Bakery-restaurant with CT stores goes bankrupt


Le Pain Quotidien filed for bankruptcy against creditors on Tuesday, with the possibility of a permanent closure of its Stamford site and a majority of others depending on the outcome of lease negotiations.

Le Pain Quotidien is headquartered in New York under the control of a Belgian entity, which has claimed $ 69 million from the chain. The bakery-restaurant business had closed all of its nearly 100 locations in the United States and put staff on leave at the start of the coronavirus pandemic, including in Stamford, Greenwich and New Canaan.

Restaurant bankruptcies this year have included Brio parent company Tuscan Grille, which closed its location at Danbury Fair definitely last month.

In layoff notices filed with New York State, Le Pain Quotidien lists restaurants in Westchester County, Long Island and other suburbs as employing about 25 people. The Connecticut Department of Labor did not list any equivalent notice Thursday for its trio of closed sites in Connecticut.

The list of “dark store” leases that Le Pain Quotidien wants to dismiss immediately with leave from a bankruptcy judge includes its Harbor Point location in Stamford, opposite Fairway Market, which also warns of the possibility of closure if he cannot find a buyer as part of the restructuring of his company under Chapter 11.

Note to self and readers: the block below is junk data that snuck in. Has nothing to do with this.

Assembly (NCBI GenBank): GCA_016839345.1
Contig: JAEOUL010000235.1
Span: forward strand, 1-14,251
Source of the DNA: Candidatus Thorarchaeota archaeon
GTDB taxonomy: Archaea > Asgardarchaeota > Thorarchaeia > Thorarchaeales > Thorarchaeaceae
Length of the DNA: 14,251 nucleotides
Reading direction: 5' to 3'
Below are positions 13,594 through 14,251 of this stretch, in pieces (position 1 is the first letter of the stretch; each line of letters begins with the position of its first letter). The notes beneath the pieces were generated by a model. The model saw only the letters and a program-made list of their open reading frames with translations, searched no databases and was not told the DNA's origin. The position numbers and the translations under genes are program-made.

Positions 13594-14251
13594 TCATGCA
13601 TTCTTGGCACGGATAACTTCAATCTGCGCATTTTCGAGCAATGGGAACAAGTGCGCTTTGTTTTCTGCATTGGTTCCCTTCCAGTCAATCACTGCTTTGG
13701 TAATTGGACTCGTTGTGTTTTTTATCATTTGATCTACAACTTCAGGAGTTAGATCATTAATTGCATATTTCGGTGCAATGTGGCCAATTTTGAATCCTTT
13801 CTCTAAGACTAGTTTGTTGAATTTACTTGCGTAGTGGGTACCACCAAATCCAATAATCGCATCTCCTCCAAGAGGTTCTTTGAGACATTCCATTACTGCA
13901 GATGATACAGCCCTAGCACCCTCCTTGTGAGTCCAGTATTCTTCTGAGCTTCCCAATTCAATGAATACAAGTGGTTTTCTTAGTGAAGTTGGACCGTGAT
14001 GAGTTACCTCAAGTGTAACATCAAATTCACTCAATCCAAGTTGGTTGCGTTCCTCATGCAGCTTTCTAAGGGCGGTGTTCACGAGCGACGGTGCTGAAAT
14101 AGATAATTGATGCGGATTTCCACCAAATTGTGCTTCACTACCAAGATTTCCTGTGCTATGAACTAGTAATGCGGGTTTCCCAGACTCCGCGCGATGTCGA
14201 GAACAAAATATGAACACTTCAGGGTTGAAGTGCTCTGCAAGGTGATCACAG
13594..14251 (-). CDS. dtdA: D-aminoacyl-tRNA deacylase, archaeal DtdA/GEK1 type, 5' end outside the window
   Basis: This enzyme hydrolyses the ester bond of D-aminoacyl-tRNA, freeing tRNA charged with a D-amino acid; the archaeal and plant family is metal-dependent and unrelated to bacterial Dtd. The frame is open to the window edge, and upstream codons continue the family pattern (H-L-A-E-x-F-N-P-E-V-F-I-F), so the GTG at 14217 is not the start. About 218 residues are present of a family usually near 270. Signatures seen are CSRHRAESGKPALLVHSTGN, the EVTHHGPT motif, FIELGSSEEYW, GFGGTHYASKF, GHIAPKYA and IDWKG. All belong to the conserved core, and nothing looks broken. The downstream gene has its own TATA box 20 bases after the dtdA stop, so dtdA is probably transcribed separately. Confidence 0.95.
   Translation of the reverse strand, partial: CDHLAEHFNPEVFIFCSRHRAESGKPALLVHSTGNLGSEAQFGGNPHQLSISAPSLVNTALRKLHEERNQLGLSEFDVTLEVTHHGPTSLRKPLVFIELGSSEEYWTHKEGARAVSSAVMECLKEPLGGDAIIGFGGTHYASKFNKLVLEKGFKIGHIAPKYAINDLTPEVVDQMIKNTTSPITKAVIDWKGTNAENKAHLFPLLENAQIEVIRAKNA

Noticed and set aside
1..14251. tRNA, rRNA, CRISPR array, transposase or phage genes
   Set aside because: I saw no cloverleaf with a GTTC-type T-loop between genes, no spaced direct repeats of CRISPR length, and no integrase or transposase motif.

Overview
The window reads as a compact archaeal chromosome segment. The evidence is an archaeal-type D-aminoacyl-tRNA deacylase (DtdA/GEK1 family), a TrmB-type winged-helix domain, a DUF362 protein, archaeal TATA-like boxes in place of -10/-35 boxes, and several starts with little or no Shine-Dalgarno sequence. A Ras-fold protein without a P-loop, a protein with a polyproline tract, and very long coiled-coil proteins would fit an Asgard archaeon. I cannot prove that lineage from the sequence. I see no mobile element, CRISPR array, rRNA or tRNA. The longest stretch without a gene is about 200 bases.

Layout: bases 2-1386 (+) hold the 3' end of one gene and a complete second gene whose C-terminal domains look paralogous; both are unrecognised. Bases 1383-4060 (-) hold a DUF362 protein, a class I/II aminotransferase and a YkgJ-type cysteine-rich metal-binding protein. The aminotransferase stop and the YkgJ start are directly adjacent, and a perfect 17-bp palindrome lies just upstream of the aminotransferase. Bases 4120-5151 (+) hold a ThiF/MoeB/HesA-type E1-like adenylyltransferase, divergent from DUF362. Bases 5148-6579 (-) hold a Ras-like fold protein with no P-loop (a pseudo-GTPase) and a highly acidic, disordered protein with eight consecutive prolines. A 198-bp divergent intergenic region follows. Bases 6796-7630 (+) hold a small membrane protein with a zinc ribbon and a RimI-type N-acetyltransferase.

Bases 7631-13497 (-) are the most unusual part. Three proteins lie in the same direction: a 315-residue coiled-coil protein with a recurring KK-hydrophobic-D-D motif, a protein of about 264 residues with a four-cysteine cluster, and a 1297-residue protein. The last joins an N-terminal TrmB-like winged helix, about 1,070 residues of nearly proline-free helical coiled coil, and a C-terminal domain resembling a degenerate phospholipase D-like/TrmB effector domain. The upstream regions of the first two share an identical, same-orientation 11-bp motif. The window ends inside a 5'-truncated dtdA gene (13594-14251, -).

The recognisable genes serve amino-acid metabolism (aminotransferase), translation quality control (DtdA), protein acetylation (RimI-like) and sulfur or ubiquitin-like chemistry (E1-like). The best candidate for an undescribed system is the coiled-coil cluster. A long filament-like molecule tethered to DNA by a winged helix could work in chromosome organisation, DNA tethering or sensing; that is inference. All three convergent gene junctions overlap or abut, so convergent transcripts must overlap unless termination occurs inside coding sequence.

New York-based Aurify Brands is negotiating a bankrupt purchase of the assets of Le Pain Quotidien with the aim of reopening 35 restaurants that employed 1,000 people. This could leave as many as 1,500 more jobs by the wayside, depending on the results of rent negotiations for storefronts that have struggled with expensive leases, with Greenwich and New Canaan not included in the list. initial refusals of leases sought by Le Pain Quotidien.

Aurify, which operates multiple fast food chains including The Little Beet Table with a location on Greenwich Avenue, beat three bidders from an initial group of over 40 who explored a deal.

Le Pain Quotidien’s creditors include Lecoq Cuisine, a commercial bakery in Bridgeport that owed nearly $ 120,000 and laid off 180 employees in March. The Chef’s Warehouse, a Ridgefield-based gourmet food distributor with a large distribution center in New York City, owes a slightly higher amount.

Founded in 1990 in Belgium by Alain Coumont on an artisan bread recipe and a common table built from the floors of train cars, the Pain Quotidien menu today includes egg breakfasts with smoked salmon, porridge, Dutch pancakes and fruit smoothie bowls.

Le Pain Quotidien opened its first store in the United States in 1997 in New York City, choosing New Canaan as its first landing point in Connecticut in 2009. At its peak, the chain had 290 restaurants worldwide.

In 2018, the chain remained among the top 200 restaurants in the United States according to Technomic’s estimates, with $ 175 million in revenue that year.

Sales fell 13% last year as the company faced increased competition in its New York market from “take-out” rivals who were able to continue operating during the pandemic.

Includes reporting by Paul Schott.

[email protected]; 203-842-2545; @casoulman

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